The Academy Awards could be renamed The Other Thanksgiving.

An awful lot of stars have an awful lot of thanks and praise to lavish on the people they worked with when they get up to accept those coveted little golden men. And next Sunday's Oscars ceremony will be no exception.

But come on. This is Hollywood, which isn’t exactly the home of love, encouragement and support. It’s more like Catty Competition Central. So can it really be that lucky Oscar winners admire, care for and enjoy working with their co-stars as much as they say they do?

“Their acceptance speeches are often proof of what lousy actors they are,” said Tom O’Neil, a columnist with The Los Angeles Times’ awards Web site TheEnvelope.com. “They’re often thanking people we know they sparred with all over the place.”

In recent years, for instance, a well-documented feud between actress Kate Winslet and director James Cameron on the set of “Titanic” didn’t stop "King of the World" Cameron from paying Winslet homage when he snatched the Best Director award and the movie was named Best Picture in 1998, O’Neil remembered.

“Kate Winslet and Jim Cameron fought like wild dogs during the filming of ‘Titanic,’” he said. “There were notorious clashes between the two. But he won and thanked her."

When Shirley MacLaine snagged the Best Actress Oscar for “Terms of Endearment” in 1984 and famously shouted, “I deserve this!” she addressed her co-star and co-nominee Debra Winger as “dear Debra,” in spite of the fact that she and Winger had major on-set battles, according to Maxim magazine film critic Pete Hammond.

“There were definite problems with Debra Winger,” he said, referring to the actress’ widely reported argumentative nature and nasty antics. “But [MacLaine] did address her in sort of a nice way.”

Sometimes, however, an off-screen rivalry does worm its way into that shining moment when an Oscar winner is announced.

In one of the more famous examples in history, Bette Davis was nominated in the Best Actress category for “What Ever Happened to Baby Jane?” but her co-star and legendary archenemy Joan Crawford was not. When Davis lost in 1963 to Anne Bancroft for “The Miracle Worker” and Bancroft couldn’t attend the ceremony, Crawford accepted the award on Bancroft’s behalf.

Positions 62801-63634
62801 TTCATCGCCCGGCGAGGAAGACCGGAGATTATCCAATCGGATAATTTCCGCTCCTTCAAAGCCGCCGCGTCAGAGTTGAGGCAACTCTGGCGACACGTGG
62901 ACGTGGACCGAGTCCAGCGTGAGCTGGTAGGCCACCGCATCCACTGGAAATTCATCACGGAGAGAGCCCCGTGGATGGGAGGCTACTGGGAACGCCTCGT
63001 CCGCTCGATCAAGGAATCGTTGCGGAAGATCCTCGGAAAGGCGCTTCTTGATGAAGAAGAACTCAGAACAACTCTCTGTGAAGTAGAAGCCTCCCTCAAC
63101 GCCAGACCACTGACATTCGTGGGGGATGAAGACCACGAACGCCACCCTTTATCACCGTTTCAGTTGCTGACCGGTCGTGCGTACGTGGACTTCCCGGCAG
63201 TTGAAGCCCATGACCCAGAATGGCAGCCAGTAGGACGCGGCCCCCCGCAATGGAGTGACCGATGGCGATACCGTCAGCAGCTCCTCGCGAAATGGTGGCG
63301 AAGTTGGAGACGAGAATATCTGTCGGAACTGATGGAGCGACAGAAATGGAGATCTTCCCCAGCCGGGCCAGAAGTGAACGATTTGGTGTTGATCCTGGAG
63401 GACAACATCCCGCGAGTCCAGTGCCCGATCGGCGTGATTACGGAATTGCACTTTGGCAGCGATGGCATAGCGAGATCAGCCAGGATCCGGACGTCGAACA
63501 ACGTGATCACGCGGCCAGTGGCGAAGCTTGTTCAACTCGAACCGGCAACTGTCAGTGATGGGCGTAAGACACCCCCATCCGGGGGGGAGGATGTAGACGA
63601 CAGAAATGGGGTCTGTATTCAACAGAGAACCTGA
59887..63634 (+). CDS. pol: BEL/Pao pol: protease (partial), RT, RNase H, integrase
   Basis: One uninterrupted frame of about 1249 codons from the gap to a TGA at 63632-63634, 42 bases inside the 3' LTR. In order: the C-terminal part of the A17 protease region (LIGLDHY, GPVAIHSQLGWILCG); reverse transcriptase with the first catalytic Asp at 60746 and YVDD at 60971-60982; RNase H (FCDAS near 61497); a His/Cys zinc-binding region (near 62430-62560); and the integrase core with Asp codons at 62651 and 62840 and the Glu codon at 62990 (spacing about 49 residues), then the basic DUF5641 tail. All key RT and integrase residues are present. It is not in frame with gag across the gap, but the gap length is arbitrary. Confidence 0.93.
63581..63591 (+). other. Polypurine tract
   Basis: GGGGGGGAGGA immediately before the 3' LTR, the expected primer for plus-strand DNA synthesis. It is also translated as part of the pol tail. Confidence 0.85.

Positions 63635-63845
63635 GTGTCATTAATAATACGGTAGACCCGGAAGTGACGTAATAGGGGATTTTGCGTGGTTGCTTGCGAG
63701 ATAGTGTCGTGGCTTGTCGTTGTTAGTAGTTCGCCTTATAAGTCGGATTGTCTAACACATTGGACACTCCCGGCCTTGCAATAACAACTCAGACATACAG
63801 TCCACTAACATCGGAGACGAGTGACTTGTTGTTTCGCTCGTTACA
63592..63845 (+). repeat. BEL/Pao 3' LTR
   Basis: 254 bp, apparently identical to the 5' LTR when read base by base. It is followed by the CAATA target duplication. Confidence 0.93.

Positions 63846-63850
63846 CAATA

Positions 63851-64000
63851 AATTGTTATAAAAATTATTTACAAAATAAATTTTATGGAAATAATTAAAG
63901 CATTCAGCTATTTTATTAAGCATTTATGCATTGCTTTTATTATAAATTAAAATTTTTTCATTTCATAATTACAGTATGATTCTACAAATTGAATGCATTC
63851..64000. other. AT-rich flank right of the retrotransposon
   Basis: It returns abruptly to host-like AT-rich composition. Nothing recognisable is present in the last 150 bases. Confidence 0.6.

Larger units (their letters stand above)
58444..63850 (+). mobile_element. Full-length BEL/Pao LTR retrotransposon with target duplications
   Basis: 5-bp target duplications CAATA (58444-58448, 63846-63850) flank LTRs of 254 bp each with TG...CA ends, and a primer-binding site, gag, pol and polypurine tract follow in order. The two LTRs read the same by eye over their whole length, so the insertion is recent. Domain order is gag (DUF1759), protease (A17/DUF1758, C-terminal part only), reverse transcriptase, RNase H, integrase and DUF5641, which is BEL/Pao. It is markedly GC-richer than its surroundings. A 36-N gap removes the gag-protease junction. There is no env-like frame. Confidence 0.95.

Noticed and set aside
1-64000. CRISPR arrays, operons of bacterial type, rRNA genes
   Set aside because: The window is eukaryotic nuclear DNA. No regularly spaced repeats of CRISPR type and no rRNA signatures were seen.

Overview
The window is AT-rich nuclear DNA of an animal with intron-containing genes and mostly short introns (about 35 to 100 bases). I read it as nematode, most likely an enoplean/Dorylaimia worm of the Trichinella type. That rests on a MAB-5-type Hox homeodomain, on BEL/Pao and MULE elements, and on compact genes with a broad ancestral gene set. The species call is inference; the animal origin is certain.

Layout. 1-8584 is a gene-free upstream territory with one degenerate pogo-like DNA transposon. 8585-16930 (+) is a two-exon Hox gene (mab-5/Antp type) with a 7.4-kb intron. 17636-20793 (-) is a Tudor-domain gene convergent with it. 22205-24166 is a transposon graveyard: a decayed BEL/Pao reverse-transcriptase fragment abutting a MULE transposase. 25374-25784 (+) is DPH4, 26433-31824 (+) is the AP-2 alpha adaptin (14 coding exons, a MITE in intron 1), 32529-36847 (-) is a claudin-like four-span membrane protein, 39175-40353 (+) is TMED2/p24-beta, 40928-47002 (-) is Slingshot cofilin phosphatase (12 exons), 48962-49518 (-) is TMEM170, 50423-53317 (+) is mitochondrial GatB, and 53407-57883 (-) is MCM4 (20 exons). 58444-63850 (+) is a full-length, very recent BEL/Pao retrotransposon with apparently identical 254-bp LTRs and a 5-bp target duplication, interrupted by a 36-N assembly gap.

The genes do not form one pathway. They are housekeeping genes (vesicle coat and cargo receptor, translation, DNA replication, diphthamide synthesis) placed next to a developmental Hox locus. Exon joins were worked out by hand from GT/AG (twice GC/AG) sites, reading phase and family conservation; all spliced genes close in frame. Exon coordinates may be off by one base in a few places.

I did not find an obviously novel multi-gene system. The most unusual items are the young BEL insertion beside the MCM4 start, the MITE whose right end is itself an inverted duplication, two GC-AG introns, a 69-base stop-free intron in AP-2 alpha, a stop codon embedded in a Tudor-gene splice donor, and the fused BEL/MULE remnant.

With Davis in the audience, Crawford made an overt dig at her nemesis by gushing about how proud she was of Bancroft and how she really deserved to win the Oscar.

Generally, however, moments like that are frowned upon — and, thus, rare. After all, by the time an actor or director has won the gold, shouldn’t bygones be bygones?

“It’s better that they fake it at the podium and show some class than let old feuds fume,” O’Neil said. “It’s important to forget those petty squabbles, look at the big picture and thank the people they disagreed with.”

Sometimes being vague or grandiose in one’s thanking is a good way around having to acknowledge those less favorite co-stars.

In fact, some of the most over-the-top expressions of gratitude have been sweeping generalities, as was the case in speeches like Julia Roberts’ when she won the Best Actress statuette for “Erin Brockovich” in 2001 and thanked “everyone I’ve ever met in my life”; Roberto Benigni’s when he was named Best Actor for “Life Is Beautiful” in 1999, jumped over the seats and shouted that he wanted to “make love to everybody”; and Cuba Gooding Jr.’s when he won Best Supporting Actor for “Jerry Maguire” in 1997 and said, “Everybody, I love you. I love you all!”